The executive committee, after all, is not just any other body as Sudan pointed out. “It is going to deliver the functions of the international loss and damage mechanism.”
The executive committee is currently composed of two representatives from each of the following bodies: the Adaptation Committee, the Consultative Group of Experts on National Communications from Parties not included in Annex I to the Convention, the Least Developed Countries Expert Group, the Standing Committee on Finance and the Technology Executive Committee
Nauru, in behalf of the Alliance of Small Island States or AOSIS, said that the current makeup of the interim executive committee is “unacceptable to the group.”
Some parties also moved for a more consultative and participatory process in the development of the work plan. The Group of 77 and China said that it is “extremely important” that they be given access to documents that will give them a sense of what the work plan is. Ghana, on the other hand, said that parties should be allowed to give inputs to the work plan, while AOSIS also said that there should be space for consultation. Canada also hoped that the interim committee will “inform and consult parties.”
The United States, which is part of the interim executive committee, said that they have not provided any official report or output yet as their work is not yet complete. “There is lack of clarity… To put that work out publicly will cause greater confusion,” the US negotiator said. The committee, which met in March, will meet again in late July or early August.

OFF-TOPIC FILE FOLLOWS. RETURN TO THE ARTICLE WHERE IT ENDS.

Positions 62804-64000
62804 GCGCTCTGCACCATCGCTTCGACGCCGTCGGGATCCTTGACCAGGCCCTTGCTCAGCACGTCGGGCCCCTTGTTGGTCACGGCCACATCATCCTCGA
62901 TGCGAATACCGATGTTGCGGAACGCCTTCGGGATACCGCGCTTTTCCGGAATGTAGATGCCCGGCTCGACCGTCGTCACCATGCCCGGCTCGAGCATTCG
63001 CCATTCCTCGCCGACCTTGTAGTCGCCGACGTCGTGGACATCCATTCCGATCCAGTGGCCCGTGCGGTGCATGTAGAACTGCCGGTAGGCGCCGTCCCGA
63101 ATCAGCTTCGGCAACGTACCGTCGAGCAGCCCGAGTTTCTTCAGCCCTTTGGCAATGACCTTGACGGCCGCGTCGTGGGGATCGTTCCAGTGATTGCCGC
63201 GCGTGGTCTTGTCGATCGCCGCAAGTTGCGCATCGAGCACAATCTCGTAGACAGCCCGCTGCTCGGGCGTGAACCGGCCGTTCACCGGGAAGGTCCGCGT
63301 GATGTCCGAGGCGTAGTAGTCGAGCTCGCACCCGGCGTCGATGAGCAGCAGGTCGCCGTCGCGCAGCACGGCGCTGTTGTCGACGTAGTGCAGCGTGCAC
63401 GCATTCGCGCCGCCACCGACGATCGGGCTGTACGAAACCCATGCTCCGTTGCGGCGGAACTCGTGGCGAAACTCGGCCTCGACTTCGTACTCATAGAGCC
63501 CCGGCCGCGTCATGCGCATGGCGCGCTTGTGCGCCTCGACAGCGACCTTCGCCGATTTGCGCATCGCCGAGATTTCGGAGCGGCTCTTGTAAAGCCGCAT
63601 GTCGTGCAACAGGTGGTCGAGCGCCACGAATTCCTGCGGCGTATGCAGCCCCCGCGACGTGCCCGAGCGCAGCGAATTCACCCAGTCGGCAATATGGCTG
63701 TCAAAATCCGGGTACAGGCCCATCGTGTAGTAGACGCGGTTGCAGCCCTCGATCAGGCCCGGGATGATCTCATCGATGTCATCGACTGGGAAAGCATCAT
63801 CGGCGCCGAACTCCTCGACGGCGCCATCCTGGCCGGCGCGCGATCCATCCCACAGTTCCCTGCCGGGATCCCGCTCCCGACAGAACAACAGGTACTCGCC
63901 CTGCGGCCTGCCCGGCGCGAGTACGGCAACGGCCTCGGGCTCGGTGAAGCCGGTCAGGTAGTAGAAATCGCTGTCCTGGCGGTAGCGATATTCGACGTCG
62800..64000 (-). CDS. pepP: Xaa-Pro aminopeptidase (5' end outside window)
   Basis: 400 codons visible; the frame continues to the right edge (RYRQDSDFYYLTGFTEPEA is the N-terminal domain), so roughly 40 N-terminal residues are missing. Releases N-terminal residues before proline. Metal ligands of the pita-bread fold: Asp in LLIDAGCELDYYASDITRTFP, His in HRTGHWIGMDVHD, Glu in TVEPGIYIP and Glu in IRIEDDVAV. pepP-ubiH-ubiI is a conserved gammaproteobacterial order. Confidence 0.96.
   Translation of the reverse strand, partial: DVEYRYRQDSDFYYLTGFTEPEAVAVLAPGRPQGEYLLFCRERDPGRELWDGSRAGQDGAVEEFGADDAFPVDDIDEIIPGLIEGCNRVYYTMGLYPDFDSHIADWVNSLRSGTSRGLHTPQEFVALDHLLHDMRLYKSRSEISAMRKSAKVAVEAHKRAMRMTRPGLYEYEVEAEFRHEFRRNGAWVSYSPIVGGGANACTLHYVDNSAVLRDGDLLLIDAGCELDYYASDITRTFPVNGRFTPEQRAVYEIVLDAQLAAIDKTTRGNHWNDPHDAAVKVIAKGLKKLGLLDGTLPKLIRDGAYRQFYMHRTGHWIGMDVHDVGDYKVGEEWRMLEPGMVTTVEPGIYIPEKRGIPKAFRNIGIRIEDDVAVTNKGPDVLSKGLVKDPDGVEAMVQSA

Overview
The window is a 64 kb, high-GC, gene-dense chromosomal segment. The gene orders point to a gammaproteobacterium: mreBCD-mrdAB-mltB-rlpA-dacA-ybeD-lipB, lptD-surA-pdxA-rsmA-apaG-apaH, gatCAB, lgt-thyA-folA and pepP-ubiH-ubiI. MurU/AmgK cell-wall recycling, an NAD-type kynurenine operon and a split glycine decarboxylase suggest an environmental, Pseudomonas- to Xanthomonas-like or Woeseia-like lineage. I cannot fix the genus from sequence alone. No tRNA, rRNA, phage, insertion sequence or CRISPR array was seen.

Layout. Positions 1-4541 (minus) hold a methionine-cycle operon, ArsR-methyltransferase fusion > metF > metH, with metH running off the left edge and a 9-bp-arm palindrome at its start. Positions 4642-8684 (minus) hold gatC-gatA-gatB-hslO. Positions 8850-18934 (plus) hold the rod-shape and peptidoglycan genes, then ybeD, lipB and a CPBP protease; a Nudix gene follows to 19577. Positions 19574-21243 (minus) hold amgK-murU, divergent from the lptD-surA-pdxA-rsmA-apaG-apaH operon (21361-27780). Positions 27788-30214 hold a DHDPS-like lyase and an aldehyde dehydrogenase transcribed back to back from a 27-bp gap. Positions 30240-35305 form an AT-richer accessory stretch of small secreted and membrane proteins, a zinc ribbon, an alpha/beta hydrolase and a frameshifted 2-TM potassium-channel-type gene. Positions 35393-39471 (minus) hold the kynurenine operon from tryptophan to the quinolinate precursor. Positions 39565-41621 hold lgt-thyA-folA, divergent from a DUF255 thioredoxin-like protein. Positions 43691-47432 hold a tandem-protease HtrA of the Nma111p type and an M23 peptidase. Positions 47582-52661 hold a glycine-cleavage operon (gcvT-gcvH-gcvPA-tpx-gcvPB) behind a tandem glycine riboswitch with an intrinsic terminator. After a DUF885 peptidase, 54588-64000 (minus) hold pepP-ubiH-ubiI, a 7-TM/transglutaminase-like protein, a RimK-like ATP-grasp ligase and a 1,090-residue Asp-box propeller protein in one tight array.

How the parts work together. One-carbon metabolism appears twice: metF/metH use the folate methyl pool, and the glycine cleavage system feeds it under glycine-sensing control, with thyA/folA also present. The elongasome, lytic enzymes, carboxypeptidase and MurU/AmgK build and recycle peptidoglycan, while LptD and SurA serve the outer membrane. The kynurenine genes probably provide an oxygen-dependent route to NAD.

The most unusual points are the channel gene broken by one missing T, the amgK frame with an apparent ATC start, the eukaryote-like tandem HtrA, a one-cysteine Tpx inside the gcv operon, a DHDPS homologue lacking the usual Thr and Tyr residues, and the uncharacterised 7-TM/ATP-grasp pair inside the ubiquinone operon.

The US added there will be equal representation in the executive committee, which will also give room for technical experts. It added that everyone should be given a chance to contribute to the implementation of the loss and damage mechanism and not just developing countries, emphasizing that “The US is ready to work.”
Agriculture and REDD+
There was progress on the agriculture front as parties laid out the next steps of conducting four more workshops (a previous one was concluded in Warsaw in COP19) which will tackle the following: development of early warning systems and contingency plans, assessment of risk and vulnerability of agricultural systems, identification of adaptation measures and assessment of agriculture practices and technologies.
Alicia Ilaga, Climate Change Office Director of the Department of Agriculture, also a Philippine negotiator, said that the text “was good, but there should be more urgency for action.”
What made the text on agriculture better for developing countries particularly the bloc of G77 and China was the removal of references to mitigation. EU wanted to insert text on mitigation in the agriculture sector, but this was not adopted after intense discussions among the parties.
Mitigation in the agricultural sector could have serious economic impacts on developing countries. Reducing greenhouse gases in this area should be carefully studied then – and this was one of the subjects looked into in a technical experts meeting on land use, which was also conducted in Bonn. The land use experts’ meeting tackled ways of linking carbon reduction with sustainable development as well as balancing it with food security.